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Master of Arts (MA) in English
There is a pervasive cultural conception of what it is to be a woman, and in literary criticism that preconceived notion of womanhood becomes the basis for a majority of feminist critique; however, because of the particularities of human experience, gender is a highly variable aspect of identity that is reliant on both internal and external factors. According to Judith Butler, among these factors is the means by which a given individual performs their gender. Performances that portray gender are not consistent from one individual to the next; rather, various masculinities and femininities can simultaneously exist as accurate representations of a given gender identity. Butler’s theory of gender performance provides a unique lens through which L.M. Montgomery’s Anne books can be examined; due to their place in history, Montgomery’s books help pave the way for children’s literature as we know it today. Prior to coming to Avonlea, books were all Anne had to instruct her on how best to fulfill the expectations of society; every new challenge was an opportunity for her to mythologize the mundane as a method for working through the problems she faced outside of a community that she could call her own. Throughout Anne of Green Gables Anne’s interaction with the prescribed roles of womanhood is largely influenced by the imaginary; although she longs for the beauty of womanhood she feels anxiety over the unknown aspects of transitioning away from her childhood in order to take on the role of woman. This anxiety continues throughout the next two books, and though Anne is treated like an adult by the community she inhabits in Anne of Avonlea, her continued rejection of marriage – despite her desire for romance – demonstrates her position more clearly: she is not yet ready to give up the imaginary of childhood in favor of the real represented in becoming someone’s wife. By accepting Gilbert Blythe as her suitor in Anne of the Island Anne demonstrates that she has chosen to accept that particular aspect of performance into her own gender identity, and thus transition from girl to woman on her own terms.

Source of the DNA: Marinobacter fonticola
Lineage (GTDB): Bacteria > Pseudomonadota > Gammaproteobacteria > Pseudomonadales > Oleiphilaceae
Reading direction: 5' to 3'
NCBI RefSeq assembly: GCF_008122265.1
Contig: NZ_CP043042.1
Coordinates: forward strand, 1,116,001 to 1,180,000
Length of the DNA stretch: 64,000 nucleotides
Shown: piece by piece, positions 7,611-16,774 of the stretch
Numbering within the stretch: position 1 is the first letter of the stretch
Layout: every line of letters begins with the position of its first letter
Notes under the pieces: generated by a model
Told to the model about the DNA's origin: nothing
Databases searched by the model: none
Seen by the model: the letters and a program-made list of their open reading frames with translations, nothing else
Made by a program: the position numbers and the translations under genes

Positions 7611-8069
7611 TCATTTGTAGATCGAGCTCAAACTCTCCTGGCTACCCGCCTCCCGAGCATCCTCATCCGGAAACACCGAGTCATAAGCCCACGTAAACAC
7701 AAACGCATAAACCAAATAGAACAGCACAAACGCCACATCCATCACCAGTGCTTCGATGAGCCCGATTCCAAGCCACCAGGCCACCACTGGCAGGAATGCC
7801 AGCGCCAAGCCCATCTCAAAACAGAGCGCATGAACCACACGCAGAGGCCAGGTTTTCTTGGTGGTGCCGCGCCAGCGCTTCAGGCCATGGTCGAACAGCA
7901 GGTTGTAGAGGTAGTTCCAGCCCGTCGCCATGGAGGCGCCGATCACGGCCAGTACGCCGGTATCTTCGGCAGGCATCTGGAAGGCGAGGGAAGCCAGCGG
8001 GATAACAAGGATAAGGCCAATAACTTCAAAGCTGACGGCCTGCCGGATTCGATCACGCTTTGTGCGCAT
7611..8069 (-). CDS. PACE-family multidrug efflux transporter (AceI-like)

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Hinshaw, Lauren M., "The acceptance of womanhood: gender performance and self-actualization in L.M. Montgomery's Anne of Green Gables, Anne of Avonlea, and Anne of the island" (2023). EWU Masters Thesis Collection. 860.